NetJets, the Berkshire Hathaway-owned fractional-share operator, completed a purchase agreement late last night for up to 120 new Bombardier Global jets, a deal worth $6.7 billion if all aircraft options are taken. Notably, this is NetJets’ first order for Bombardier business jets; previous large-cabin acquisitions by the fractional provider have been for Gulfstreams and Falcons. Teal Group vice president Richard Aboulafia called the order “a very powerful endorsement of the new Bombardier products and a clear sign that the high end of the market is leading the recovery.” He added: “Of course, any fractional provider order has to be regarded as at least somewhat speculative, but it’s a very encouraging sign.”
This news comes days after Berkshire Hathaway revealed record profits for the fractional-share operator and 15 months after NetJets cancelled a large order for Hawker Beechcraft Hawker 4000s and 900s. The agreement with Bombardier involves a firm order for 50 jets (retail value $2.8 billion, comprising 30 Global 5000s and Global Express XRSs and 20 Global 7000s and 8000s) and options for another 70 Globals. NetJets did not break down further details of the order. Deliveries begin in the fourth quarter of next year, but Global 7000/8000 deliveries won’t begin until 2017. NetJets chairman and CEO David Sokol commented to AIN: “Our criteria for this decision were based on the following: 1) owner requirements, 2) reliability, 3) global service, 4) overall economics and contractual conditions. We are excited about the decision.”
According to NetJets, it will deploy the new Global fleet in its U.S. and European networks. Like NetJets’ order for up to 125 “Platinum Edition” Embraer Phenom 300s announced last October, the Bombardier order includes custom-cabin and technology design features exclusive to NetJets. “The decision to add the Global…to the NetJets fleet was based upon owner research, a comprehensive view of flight patterns and service requirements, as well as NetJets’ unique insight into the continued global growth of business aviation,” according to NetJets. The company is planning to expand into the Asian market, and long-range aircraft like the Globals will help open these new markets. NetJets also cited the relatively steady demand for large-cabin, long-range jets during the economic downturn as a factor in its decision. The company will continue to maintain its relationship with other OEMs, including Gulfstream and Dassault Falcon, NetJets told AIN.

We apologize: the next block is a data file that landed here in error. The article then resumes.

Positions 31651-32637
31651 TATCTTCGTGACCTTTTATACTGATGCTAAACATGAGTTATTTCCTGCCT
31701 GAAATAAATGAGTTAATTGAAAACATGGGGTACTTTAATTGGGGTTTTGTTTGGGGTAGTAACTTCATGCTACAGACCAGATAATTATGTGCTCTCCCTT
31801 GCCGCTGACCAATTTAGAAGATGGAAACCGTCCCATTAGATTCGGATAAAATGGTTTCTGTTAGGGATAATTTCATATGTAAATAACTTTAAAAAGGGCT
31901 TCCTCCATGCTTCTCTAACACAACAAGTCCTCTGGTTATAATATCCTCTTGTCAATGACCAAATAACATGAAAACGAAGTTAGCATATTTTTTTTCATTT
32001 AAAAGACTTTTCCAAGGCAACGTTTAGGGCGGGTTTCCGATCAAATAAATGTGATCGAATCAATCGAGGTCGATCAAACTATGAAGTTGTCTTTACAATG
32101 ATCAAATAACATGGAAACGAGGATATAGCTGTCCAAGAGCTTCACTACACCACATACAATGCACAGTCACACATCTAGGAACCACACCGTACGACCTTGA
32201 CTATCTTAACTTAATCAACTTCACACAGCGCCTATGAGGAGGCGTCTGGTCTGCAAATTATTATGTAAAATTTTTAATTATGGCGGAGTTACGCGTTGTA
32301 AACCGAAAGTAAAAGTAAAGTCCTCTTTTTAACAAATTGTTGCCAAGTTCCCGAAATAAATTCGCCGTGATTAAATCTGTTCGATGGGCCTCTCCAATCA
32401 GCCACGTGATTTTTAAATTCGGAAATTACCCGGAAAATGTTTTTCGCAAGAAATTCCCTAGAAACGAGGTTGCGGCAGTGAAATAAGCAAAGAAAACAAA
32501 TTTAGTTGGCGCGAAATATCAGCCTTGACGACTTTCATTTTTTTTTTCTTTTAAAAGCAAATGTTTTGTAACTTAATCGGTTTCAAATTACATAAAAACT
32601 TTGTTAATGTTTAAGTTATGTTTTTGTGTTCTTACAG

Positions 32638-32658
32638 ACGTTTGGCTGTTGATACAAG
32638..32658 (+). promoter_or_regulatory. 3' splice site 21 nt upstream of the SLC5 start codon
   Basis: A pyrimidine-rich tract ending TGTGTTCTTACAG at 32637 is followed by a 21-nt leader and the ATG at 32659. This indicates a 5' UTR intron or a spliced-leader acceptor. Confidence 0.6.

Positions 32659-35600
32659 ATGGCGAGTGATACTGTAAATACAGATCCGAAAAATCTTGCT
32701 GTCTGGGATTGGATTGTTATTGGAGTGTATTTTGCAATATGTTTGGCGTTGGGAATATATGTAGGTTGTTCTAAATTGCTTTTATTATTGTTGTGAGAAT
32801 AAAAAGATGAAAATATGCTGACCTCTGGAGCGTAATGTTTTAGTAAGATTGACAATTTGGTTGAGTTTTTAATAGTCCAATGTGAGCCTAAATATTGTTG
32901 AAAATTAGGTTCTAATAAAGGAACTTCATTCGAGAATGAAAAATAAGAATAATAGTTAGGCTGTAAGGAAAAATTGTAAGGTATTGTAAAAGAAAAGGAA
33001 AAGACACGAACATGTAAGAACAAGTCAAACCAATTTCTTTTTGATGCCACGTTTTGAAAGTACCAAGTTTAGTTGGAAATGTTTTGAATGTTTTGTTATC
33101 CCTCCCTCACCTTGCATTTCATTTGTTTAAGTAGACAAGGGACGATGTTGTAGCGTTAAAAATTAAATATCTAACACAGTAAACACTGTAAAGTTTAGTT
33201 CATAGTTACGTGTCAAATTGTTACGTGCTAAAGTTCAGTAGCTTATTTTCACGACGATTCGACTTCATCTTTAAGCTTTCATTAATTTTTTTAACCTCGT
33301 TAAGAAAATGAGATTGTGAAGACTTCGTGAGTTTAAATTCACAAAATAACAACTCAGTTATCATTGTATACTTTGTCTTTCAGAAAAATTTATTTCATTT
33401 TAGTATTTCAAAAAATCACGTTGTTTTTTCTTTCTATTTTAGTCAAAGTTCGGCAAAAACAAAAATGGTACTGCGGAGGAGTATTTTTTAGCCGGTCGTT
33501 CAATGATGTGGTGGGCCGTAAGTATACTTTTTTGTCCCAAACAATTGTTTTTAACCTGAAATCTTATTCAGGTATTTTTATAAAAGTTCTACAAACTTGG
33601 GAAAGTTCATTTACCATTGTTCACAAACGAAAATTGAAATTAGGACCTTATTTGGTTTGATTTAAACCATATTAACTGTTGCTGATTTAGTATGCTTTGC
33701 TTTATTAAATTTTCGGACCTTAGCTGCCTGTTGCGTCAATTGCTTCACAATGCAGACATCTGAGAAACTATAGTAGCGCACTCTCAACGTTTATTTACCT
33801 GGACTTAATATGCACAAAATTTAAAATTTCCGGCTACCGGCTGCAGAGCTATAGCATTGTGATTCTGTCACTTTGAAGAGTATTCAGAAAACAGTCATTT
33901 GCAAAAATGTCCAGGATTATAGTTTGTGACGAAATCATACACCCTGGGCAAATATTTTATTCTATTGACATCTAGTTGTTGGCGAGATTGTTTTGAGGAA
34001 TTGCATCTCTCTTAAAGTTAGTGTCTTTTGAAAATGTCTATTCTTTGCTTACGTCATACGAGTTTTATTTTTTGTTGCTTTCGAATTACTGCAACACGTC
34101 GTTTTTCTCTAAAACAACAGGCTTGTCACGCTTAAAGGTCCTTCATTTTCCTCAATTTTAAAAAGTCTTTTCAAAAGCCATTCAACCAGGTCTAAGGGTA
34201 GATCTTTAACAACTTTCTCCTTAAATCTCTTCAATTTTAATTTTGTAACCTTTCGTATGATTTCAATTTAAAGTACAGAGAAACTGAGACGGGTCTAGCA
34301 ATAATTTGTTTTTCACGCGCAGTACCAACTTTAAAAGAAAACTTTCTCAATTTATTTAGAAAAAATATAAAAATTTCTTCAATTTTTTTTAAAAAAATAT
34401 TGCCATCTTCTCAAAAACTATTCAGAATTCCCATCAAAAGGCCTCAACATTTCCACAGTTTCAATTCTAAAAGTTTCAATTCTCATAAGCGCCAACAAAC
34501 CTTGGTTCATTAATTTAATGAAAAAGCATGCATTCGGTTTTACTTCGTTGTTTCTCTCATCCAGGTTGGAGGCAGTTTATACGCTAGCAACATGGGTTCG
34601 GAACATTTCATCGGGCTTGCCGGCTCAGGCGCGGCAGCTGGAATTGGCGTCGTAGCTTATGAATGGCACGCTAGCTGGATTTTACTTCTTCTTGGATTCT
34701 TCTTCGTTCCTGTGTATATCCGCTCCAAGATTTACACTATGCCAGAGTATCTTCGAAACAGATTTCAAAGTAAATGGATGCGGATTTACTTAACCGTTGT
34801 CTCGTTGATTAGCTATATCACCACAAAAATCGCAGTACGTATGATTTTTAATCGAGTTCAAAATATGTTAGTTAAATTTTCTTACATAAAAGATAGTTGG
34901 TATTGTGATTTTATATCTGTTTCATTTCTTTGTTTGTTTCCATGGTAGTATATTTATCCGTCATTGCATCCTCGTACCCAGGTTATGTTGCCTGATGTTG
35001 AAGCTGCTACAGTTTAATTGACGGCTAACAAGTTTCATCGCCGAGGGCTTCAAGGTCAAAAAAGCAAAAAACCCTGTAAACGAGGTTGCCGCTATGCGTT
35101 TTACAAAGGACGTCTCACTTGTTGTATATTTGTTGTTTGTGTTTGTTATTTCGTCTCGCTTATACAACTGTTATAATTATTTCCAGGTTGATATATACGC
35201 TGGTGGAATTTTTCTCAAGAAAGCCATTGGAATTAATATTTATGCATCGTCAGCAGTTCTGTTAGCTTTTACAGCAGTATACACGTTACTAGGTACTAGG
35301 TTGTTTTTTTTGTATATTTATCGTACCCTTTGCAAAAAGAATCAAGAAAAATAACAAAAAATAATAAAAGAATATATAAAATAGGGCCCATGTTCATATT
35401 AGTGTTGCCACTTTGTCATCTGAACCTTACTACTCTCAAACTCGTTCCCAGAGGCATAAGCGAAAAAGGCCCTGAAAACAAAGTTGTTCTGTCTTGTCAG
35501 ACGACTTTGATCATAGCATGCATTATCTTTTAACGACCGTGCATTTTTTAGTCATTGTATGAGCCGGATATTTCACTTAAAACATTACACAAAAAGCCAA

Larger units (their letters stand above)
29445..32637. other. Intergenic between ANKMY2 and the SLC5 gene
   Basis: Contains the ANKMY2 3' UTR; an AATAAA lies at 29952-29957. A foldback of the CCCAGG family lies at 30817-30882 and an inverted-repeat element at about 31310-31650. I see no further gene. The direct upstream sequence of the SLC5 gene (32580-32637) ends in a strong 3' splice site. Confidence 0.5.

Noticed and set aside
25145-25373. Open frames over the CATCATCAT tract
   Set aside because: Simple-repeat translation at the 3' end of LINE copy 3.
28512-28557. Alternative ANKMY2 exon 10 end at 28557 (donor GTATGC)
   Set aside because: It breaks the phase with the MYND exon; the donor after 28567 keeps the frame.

There remains a potential hole in the NetJets fleet, in the opinion of business aviation consultant Brian Foley. “We could envision another fleet announcement this year to fill the gap between the Phenom 300 and Global 5000,” he explained, “which would gain the full attention of other midsize airplane makers, including those based in hard-hit Wichita.” Logical candidates include Embraer’s midsize Legacy 450 and 500, the Bombardier Learjet 85 and Gulfstream G250. “NetJets needed to update its aging fleet,” Foley added, “while at the same time reduce costs by standardizing models. Long-term this order could round out its top-end offerings to the detriment of other large-cabin manufacturers. As it already has a sizable order for Phenom 300s with Embraer, it has now spread its sourcing risk beyond just one provider and has the added benefit of near-term deliveries.”
“The Global aircraft family is ideally suited to our owners’ needs for range, reliability, interior comfort and operating efficiency,” said NetJets president Jordan Hansell. “These aircraft will be an excellent complement to our existing large-cabin capabilities and overall fleet, which is unmatched in private aviation.”
The NetJets fleet (which includes its Executive Jet Management charter/management division) now totals more than 800 aircraft made by Cessna, Dassault Falcon, Gulfstream and Hawker Beechcraft.